Tuesday, November 13, 2012

Fishing boats sail past heaven's door
Past heaven's shore
Past the lyrics in my watery brain
Heard in the mines
By the sea
Can't you see me waving
Furry little being
Wafting through air 
Thin as skin on my hair
Through there
Cavern in the sea
Where can we be
Where the soldiers on white
Whales with their swords and shields
Of Ivory
Wash away on the rocks
By the sea
Relinquish me
And I smile 
And I feel the breeze
Smile and I feel free
Cornucopia of me
I think I am him
And he is me

Monday, November 12, 2012

The People of Honduras

I found out this morning that I will be returning to Honduras in the Spring of 2013 with the MTMO mission trip.

It is a remarkable country.

We often create this notion that people in third world countries are all kind and loving, sweet people. That they were born into an unfair life of poverty and did nothing to deserve it. They speak another language, and since we cannot directly communicate with them, we think for some reason that they are incapable of doing wrong. They're poor and pathetic and we want to save them.

But that perspective is so inaccurate.

I've been to Honduras three times, and as I found out today, will be returning this coming year. I hadn't planned on going because I was supposed to be off at school. But my life took a different path, and now the team leaders have worked out a way for me to go. I was overjoyed when I found out.

I remember having this idealistic view of the people the first time I went. But it was only in the years to come that I realized their humanity was no different than mine. They not only have the capacity to lie, steal, take advantage, and generally wrong others, but they do. They also have the capacity to love, thank, help, honor, and serve others, and they do. They are not different from me because they speak another language, wear tattered clothes, and live on dirt floors. And they don't feel different. They are humans, as I am human. The only thing separating us is the economical differences in our lifestyle. But they don't know any other life than what they live, and so they are often content.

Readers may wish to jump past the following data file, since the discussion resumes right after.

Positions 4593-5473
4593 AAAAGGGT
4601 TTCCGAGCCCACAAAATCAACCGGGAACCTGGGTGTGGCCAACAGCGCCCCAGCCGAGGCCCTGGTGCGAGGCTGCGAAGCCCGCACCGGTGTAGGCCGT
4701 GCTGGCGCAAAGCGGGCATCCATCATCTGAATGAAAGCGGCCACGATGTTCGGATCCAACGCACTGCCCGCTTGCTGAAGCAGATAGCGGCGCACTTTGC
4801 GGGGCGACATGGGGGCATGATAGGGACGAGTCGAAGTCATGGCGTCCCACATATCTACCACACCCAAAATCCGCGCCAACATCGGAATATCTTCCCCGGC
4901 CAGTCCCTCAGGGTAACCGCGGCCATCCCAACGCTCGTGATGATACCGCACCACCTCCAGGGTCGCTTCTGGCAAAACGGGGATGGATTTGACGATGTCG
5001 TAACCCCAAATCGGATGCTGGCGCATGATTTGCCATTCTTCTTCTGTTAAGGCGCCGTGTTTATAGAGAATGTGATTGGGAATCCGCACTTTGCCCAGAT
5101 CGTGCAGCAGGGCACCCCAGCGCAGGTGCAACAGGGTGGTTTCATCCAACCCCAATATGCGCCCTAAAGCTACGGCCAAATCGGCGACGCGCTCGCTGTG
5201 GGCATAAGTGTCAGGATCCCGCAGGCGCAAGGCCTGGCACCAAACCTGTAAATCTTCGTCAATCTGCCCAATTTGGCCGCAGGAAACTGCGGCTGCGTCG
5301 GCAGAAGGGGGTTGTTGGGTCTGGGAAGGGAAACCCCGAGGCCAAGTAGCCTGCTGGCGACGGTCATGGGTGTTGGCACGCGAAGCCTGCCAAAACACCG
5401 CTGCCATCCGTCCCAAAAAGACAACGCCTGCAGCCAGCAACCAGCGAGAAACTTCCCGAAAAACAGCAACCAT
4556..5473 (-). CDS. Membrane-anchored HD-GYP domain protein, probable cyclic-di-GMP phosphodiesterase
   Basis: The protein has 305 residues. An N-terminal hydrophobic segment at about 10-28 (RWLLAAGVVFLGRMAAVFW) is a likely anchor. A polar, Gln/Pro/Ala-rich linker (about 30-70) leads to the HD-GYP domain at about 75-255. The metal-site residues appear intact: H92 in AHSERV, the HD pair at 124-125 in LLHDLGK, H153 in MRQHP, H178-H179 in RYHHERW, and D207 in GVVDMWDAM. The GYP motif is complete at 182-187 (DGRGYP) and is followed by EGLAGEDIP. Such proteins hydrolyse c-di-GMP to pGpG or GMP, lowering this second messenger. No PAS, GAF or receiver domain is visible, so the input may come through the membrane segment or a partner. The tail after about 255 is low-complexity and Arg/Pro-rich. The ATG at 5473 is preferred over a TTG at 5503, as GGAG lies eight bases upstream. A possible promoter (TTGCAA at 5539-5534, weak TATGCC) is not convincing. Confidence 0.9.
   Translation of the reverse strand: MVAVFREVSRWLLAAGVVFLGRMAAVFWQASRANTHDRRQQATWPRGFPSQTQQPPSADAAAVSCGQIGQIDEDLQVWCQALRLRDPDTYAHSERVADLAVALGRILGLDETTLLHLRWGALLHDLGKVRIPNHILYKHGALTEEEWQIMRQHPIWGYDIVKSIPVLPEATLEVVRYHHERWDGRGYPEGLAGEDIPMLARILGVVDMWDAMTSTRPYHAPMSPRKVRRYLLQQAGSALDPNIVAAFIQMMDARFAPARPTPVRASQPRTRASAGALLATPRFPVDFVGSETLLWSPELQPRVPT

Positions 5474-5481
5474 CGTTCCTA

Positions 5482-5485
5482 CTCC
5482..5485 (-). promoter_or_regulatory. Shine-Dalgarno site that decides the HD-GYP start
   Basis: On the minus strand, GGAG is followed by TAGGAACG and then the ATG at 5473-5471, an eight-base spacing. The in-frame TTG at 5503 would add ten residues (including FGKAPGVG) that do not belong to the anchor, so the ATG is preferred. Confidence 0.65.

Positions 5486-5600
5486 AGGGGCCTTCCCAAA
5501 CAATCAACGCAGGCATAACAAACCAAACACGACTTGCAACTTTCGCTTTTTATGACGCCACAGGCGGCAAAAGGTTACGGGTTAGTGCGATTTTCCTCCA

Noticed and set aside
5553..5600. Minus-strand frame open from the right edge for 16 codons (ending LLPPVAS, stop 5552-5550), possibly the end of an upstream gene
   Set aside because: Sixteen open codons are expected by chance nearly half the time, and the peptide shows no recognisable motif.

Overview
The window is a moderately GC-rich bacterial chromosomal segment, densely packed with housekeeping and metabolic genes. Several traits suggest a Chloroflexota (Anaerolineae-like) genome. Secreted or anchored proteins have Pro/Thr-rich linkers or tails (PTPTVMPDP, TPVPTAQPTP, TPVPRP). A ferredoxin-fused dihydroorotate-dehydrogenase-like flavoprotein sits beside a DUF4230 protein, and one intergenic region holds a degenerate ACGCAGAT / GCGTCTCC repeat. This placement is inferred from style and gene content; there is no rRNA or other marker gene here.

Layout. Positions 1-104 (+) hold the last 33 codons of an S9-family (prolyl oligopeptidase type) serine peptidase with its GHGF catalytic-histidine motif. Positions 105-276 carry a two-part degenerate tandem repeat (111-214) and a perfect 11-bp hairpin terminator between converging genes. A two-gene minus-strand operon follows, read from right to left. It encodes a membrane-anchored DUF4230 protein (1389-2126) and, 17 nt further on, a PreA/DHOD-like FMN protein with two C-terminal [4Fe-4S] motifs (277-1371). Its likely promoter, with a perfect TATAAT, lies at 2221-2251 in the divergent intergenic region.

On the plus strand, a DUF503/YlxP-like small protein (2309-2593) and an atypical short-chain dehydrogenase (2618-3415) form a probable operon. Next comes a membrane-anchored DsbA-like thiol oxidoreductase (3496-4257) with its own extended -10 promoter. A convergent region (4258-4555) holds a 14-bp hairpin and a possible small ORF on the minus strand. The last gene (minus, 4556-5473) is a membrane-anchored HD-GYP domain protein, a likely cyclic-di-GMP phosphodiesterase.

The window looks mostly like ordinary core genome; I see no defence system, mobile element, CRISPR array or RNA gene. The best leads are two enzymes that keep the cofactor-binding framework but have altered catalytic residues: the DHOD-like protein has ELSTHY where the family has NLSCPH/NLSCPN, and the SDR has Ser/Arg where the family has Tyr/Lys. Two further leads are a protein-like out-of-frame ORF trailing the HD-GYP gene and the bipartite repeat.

In saying all of this, my purpose is not to point out how wretched they are (though all of us can be wretched). In fact, it was only after I learned to see these people as I see myself that I loved them more and cared more to help them. I don't think anyone on Earth has God figured out, and I don't trust anyone to tell me what to believe; but I know that none of us deserve what good we have in our lives, yet we are given good things and allowed to experience moments of injustice for the sake of mercy and grace. The people in Honduras do not innately deserve what we give them -- clothes, medical care, water treatment, etc. -- but neither do I deserve the clothes in my closet, the health care I'm provided with, or the food sitting in my fridge. And being able to recognize the undeserving nature of human beings gives me more joy in being able to help those people. Like I said, I've not got all my beliefs figured out, but traveling to Honduras has been one of the most eye-opening experiences of my life. I can't wait to return this January...